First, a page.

Tests of Chromosome Integrity and Breakage
Chromosome breakage is usually assessed in primary cultures of mitogen-stimulated peripheral blood leukocytes or in long-term cultures of fibroblasts or lymphoblastoid cell lines. Cell cycle progression is stopped at metaphase by treatment of the cells with an inhibitor of mitosis such as colchicine. In this procedure, the 23 pairs of metaphase chromosomes from a single cell are spread over a discrete area of the slide and stained (usually with Giemsa stain). Preparations may be analyzed for the number of chromosomes per metaphase, the morphology of the individual chromosomes, and the attachments or rearrangements of chromosomes in relation to each other.
Sister Chromatid Exchange
During DNA replication, chromatids occasionally exchange positions along the arms of a chromosome. This sister chromatid exchange (SCE) may be detected by permitting the cells to grow through two cycles of replication in medium containing the nucleic acid analog bromodeoxyuridine (BrUdR) (Fig. 110-6). SCEs are thought to be related to DNA recombination repair, although their precise significance is not understood.
A. Sister chromatid exchange (SCE) assay of chromosome integrity. After the first cycle of replication, the DNA of the newly synthesized strand is labeled with bromodeoxyuridine (BrUdR), whereas the older strand is unlabeled. Such chromosomes appear uniformly dark with Giemsa stain. After a second cycle of replication in BrUdR-containing medium, one arm of a chromosome will contain two labeled chromatids, whereas the other will contain one labeled and one unlabeled chromatid. The doubly substituted arm will stain lightly, whereas the singly substituted arm will stain darkly. If an SCE occurred during replication, a portion of each chromosome arm will be doubly substituted and the remainder singly substituted with BrUdR. B. Undamaged normal cultured peripheral blood lymphocytes have approximately ten SCEs per metaphase. C. Cultured peripheral blood lymphocytes from a patient with Bloom syndrome have a manifold increase in SCEs. (From Chaganti RS, Schonberg S, German J: A manyfold increase in sister chromatid exchanges in Bloom's syndrome lymphocytes. Proc Natl Acad Sci U S A 71:4508, 1974, with permission.)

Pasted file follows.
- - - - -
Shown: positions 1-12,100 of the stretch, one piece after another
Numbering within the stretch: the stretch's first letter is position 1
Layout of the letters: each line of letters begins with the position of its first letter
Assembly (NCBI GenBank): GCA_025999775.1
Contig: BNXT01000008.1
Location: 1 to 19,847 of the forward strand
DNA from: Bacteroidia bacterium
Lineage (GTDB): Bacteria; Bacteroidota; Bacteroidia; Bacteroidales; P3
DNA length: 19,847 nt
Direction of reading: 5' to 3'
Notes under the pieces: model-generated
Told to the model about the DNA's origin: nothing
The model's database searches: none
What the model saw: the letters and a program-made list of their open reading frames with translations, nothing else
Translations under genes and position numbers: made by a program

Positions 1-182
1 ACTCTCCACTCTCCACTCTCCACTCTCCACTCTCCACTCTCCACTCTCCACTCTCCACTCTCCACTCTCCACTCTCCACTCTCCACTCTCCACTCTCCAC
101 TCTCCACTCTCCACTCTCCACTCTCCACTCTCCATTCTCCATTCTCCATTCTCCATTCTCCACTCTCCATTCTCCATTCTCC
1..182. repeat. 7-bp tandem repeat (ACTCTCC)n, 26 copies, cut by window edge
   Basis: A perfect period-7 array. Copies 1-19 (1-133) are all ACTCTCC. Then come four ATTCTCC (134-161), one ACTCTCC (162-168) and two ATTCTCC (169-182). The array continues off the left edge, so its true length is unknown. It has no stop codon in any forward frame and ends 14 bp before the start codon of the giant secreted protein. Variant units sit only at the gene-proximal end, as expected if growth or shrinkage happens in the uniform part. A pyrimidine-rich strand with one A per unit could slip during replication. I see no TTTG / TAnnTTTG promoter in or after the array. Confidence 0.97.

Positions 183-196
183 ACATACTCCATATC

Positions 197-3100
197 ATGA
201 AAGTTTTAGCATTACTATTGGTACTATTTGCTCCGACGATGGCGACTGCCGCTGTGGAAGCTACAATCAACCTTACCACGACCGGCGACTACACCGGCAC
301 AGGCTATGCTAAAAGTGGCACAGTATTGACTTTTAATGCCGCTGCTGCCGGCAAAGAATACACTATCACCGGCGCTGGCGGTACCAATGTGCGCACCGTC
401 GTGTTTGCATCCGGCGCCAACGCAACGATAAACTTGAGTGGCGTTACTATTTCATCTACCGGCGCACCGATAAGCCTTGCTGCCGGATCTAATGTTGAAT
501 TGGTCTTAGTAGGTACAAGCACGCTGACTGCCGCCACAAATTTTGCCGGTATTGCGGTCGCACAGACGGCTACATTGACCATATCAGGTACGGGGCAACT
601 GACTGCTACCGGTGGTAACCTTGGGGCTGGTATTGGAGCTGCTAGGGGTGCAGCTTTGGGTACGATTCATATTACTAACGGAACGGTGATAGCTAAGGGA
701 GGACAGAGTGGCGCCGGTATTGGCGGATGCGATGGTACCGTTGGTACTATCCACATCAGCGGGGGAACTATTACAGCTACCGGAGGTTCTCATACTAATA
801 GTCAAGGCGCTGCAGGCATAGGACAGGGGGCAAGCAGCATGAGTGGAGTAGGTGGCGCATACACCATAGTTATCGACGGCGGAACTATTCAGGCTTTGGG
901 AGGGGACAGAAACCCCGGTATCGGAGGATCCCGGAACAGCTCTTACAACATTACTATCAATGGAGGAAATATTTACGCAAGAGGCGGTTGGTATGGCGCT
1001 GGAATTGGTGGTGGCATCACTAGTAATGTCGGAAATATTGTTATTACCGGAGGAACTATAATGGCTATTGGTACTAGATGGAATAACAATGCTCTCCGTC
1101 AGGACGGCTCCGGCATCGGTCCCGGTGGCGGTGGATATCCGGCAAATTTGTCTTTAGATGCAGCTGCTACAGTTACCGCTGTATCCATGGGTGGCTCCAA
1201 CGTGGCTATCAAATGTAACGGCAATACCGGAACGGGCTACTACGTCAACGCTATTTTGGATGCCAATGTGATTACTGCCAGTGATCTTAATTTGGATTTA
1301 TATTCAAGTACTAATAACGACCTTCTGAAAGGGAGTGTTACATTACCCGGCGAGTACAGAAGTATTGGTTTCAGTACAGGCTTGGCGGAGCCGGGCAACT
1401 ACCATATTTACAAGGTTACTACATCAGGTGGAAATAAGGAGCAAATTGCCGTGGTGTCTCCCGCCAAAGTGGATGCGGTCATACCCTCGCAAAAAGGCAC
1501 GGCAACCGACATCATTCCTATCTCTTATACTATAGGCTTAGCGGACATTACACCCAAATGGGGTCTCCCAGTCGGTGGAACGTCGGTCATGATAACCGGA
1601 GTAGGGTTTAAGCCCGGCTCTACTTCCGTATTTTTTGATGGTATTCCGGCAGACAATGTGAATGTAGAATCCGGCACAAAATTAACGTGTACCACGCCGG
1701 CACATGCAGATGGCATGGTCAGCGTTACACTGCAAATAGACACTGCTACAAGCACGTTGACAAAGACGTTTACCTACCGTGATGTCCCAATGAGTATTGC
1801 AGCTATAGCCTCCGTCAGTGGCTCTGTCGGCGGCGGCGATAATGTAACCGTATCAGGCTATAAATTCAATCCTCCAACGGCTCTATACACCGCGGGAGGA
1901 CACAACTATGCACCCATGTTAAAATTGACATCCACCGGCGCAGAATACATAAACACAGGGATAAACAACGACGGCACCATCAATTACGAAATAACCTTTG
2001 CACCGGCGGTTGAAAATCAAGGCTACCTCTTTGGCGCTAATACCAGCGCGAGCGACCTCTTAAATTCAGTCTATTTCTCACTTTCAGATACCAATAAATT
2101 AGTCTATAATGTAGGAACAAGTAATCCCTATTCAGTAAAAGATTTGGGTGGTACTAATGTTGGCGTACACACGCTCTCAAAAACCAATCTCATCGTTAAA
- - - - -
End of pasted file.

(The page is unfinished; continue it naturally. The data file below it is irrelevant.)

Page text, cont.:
Shortened telomeres characterize cells from patients with dyskeratosis congenita. Several methods can be used to measure telomere length, including terminal restriction fragment (TRF) measurement on Southern blots, fluorescence in situ hybridization (FISH) with immunostaining, quantitative polymerase chain reaction (PCR), single telomere length analysis, and flow-cytometry with FISH (flow-FISH).31 Those tests are usually done on freshly isolated white blood cells, not cultured cells.
Unscheduled DNA Synthesis
One of the most commonly used tests of NER is unscheduled DNA synthesis. This test has been used to measure DNA repair in intact human skin, in cultured epidermal or dermal cells, and in blood cells, and for prenatal diagnosis using amniotic fluid cells. Unscheduled DNA synthesis testing measures the repair-associated DNA synthesis in G1 or G2 cells (which usually do not synthesize DNA). Cells are treated with UV radiation or another DNA-damaging agent and then incubated in medium containing radioactive thymidine. During the process of NER, the damage is removed and the radioactive thymidine is incorporated into the repaired region. The cells are treated with fixative, coated with autoradiographic (photographic) emulsion, and kept in the dark for an appropriate interval, and then the emulsion is developed. UV radiation of normal fibroblasts results in a large increase in the number of grains seen over all the nuclei. In marked contrast, irradiation of the XP fibroblasts that cannot repair DNA damage results in very few grains over the nuclei.